I'm half crazy all for the love of you.
It won't be a stylish marriage,
I can't afford a carriage;
But you'll look sweet upon the seat of a bicycle built
for two.

Henry, Henry, this is my answer true:
I'm not crazy over the likes of you.
If you can't afford a carriage,
Forget about the marriage;
I won't be jammed,
I won't be crammed
On a bicycle built for two.

10. Edelweiss
Richard Rogers and Oscar Hammerstein

A number from The Sound of Music. It comes across as a real traditional song, though, and some people think it is.

Edelweiss, Edelweiss
Every morning you greet me
Small and white clean and bright
You look happy to meet me
Blossom of snow may you bloom and grow
Bloom and grow forever
Edelweiss, Edelweiss
Bless my homeland forever.

11. On Top of Spaghetti
 
This annoying song makes my kids laugh, so we sing it.

On top of spaghetti,
All covered with cheese,
I lost my poor meatball,
When somebody sneezed.
It rolled off the table,
And on to the floor,
And then my poor meatball,
Rolled out of the door.
It rolled in the garden,
And under a bush,
And then my poor meatball,
Was nothing but mush.
The mush was as tasty
As tasty could be,
And then the next summer,
It grew into a tree.
The tree was all covered,
All covered with moss,
And on it grew meatballs,
And tomato sauce.
So if you eat spaghetti,
All covered with cheese,
Hold on to your meatball,
Whenever you sneeze.
A young Pete Seeger


12. Oh Suzannah
Written by Stephen Foster in 1847 for minstrel shows.  Makes you think twice, doesn’t it?

I came from Alabama
With my banjo on my knee
I'm going to Louisiana
My true love for to see
It rained all night the day I left
The weather it was dry
The sun so hot I froze to death
Suzannah don't you cry
Oh Suzannah, oh don't you cry for me
I've come from Alabama
With a banjo on my knee

13.  Swing Low, Sweet Chariot
Unknown, late 1800’s. This is said to be about the Underground Railroad. Did you know that?

Chorus:
Swing low, sweet chariot,
Comin' for to carry me home;
Swing low, sweet chariot,
Comin' for to carry me home.

I looked over Jordan,
And WHAT did I see,
Comin' for to carry me home,
A band of angels comin' after me,
Comin' for to carry me home.

Chorus

If you get there before I do,
Comin' for to carry me home,
Tell all my friends I'm comin' too,
Comin' for to carry me home.

Chorus

14. Two Dead Boys
Probably British. “Songs of impossibilities” were popular in England in the 18th and 19th centuries.

One bright day in the middle of the night,
Two dead boys got up to fight,
Back to back the faced each other,
Drew their swords and shot each other.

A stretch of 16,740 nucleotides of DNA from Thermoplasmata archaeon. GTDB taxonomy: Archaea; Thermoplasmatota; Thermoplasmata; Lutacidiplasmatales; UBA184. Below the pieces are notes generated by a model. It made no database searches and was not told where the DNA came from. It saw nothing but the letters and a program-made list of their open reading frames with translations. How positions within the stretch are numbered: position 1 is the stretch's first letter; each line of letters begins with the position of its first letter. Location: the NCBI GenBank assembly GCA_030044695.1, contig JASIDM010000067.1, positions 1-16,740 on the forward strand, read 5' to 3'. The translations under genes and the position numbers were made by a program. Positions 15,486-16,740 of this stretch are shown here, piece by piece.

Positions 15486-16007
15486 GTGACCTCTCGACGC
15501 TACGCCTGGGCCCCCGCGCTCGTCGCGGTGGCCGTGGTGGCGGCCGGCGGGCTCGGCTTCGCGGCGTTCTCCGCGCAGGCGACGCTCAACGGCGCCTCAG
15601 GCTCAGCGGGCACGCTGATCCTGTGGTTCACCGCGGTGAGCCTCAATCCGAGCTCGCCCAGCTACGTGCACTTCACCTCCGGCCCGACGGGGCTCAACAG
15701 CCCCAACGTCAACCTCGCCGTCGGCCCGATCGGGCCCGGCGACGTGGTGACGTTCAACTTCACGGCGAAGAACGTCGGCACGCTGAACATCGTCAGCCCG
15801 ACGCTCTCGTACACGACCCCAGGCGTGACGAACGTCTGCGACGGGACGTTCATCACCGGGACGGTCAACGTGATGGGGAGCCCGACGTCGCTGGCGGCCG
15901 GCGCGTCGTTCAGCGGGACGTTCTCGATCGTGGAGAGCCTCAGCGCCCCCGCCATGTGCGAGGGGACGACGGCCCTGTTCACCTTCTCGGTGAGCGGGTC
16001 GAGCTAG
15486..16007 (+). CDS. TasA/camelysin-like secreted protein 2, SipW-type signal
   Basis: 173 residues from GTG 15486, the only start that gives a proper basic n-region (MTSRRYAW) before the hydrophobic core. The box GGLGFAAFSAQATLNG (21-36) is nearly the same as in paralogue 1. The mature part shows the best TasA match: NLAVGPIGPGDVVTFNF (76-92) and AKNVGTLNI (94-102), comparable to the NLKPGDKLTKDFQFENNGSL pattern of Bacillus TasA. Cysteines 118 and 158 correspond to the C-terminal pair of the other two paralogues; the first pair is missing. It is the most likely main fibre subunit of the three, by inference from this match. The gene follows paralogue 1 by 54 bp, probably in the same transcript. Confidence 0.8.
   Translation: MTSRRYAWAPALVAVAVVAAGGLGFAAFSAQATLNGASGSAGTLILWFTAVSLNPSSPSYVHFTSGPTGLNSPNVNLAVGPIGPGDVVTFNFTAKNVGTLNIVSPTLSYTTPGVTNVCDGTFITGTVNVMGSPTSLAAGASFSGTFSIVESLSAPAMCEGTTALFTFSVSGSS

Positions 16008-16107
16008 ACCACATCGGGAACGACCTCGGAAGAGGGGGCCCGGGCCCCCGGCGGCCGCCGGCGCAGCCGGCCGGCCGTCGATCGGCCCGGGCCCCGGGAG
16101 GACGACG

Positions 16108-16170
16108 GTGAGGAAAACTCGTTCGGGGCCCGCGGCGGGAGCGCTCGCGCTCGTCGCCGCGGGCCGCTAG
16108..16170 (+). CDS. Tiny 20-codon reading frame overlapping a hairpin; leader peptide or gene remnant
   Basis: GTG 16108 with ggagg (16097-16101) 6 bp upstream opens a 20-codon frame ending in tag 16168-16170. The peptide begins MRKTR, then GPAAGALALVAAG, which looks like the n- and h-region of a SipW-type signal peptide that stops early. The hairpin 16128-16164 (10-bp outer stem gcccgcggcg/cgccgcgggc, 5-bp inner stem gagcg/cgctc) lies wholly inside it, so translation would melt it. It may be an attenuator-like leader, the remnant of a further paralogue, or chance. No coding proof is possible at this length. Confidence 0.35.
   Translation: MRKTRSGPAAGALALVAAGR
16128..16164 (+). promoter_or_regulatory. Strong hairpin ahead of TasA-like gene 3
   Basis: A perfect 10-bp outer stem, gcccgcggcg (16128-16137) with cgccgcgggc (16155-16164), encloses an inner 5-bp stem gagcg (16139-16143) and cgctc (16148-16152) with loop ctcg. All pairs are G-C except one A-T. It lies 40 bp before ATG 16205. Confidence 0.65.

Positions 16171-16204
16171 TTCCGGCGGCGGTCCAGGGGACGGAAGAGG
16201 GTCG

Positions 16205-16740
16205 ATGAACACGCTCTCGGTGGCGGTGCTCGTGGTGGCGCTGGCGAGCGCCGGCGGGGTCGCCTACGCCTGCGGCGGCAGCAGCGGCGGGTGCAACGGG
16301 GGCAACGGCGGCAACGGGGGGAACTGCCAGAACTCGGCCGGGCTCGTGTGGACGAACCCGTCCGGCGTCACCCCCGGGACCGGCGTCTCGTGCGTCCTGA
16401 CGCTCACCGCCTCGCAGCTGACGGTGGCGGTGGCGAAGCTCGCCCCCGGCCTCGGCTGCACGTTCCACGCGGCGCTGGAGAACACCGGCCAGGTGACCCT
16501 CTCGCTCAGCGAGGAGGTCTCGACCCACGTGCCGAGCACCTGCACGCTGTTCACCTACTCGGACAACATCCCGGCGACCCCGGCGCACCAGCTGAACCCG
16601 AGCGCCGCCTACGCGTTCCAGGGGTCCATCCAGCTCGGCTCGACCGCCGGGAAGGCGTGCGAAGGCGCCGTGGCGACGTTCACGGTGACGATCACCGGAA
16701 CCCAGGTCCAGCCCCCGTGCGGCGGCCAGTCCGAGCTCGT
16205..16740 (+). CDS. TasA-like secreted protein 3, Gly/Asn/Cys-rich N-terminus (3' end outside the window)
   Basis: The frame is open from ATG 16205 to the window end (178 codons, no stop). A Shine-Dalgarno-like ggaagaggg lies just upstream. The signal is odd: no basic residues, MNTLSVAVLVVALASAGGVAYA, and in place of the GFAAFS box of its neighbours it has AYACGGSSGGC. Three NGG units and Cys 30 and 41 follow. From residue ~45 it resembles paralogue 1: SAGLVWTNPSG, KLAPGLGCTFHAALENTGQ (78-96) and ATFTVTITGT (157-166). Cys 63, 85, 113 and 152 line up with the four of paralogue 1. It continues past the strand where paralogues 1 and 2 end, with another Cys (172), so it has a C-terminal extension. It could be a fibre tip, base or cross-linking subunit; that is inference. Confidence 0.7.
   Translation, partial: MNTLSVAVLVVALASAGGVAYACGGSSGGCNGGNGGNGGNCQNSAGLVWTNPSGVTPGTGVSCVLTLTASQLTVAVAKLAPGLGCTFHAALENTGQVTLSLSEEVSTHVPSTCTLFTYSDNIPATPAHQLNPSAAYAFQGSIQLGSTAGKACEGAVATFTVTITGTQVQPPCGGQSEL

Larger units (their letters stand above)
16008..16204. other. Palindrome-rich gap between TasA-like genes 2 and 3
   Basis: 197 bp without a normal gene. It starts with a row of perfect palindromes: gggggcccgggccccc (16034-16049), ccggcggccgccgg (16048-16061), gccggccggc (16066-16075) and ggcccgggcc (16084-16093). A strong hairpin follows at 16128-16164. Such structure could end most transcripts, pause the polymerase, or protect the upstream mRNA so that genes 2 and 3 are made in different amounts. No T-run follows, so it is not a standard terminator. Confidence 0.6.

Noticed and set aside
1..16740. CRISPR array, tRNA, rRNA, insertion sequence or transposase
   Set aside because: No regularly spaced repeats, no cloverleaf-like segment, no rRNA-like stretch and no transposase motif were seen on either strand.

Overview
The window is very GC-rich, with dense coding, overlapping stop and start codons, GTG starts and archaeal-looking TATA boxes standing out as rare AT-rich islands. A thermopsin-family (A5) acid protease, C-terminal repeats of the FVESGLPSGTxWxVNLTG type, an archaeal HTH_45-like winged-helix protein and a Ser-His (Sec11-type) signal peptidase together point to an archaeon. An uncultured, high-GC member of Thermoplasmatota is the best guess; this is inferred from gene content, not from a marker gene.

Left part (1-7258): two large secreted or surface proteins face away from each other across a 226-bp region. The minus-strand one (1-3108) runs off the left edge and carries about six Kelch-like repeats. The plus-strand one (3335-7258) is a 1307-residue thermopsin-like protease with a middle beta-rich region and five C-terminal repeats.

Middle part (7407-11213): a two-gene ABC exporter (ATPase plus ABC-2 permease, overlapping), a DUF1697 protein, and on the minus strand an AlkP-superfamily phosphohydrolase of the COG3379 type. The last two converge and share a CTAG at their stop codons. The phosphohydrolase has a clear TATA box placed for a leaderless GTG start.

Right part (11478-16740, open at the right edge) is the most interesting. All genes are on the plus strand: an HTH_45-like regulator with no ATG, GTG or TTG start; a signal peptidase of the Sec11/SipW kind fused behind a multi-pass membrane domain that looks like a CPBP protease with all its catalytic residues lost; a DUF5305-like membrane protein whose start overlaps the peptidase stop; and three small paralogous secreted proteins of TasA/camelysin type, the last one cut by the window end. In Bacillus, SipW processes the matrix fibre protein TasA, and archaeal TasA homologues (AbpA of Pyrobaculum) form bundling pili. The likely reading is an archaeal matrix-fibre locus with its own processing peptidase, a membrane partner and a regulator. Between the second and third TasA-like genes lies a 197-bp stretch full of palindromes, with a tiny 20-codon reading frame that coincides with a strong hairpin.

A deaf police man heard the noise,
So he came and shot those two dead boys.
If you don't believe this lie is true,
Ask the blind man he saw too.

15. Boa Constrictor
by Shel Silverstein. Peter, Paul and Mary sang it!
To the tune of “John Brown’s Baby”, sort of.

I'm being eaten my a boa constrictor,
A boa constrictor, a boa constrictor
I'm being eaten by a boa constrictor
And I don't like it one bit
Oh no he’s up to my toe
Oh gee he's up to my knee
Oh my he's up to my thigh
Oh darn he's up to my arm
Oh heck he's up to my neck
Oh gee he's eaten me!!

16. Home on the Range
Words by Dr. Brewster M. Higley, melody by Daniel E. Kelley. Late 1800’s.

The chorus always makes me think of dogs howling. 

Oh give me a home where the buffalo roam,
Where the deer and the antelope play,
Where seldom is heard a discouraging word,
And the skies are not cloudy all day.

Chorus:
Home, home on the range,
Where the deer and the antelope play,
Where seldom is heard a discouraging word,
And the skies are not cloudy all day.

Where the air is so pure, and the zephyrs so free,
The breezes so balmy and light,
That I would not exchange my home on the range,
For all of the cities so bright.

Chorus

The Red man was pressed from this part of the west,
He's likely no more to return,
To the banks of the Red River where seldom if ever
Their flickering campfires burn.

Chorus

How often at night when the heavens are bright,
With the light from the glittering stars,
Have I stood there amazed and asked as I gazed,
If their glory exceeds that of ours.

Chorus

Oh, I love these wild flowers in this dear land of ours,
The curlew I love to hear cry,
And I love the white rocks and the antelope flocks,
That graze on the mountain slopes high.

Chorus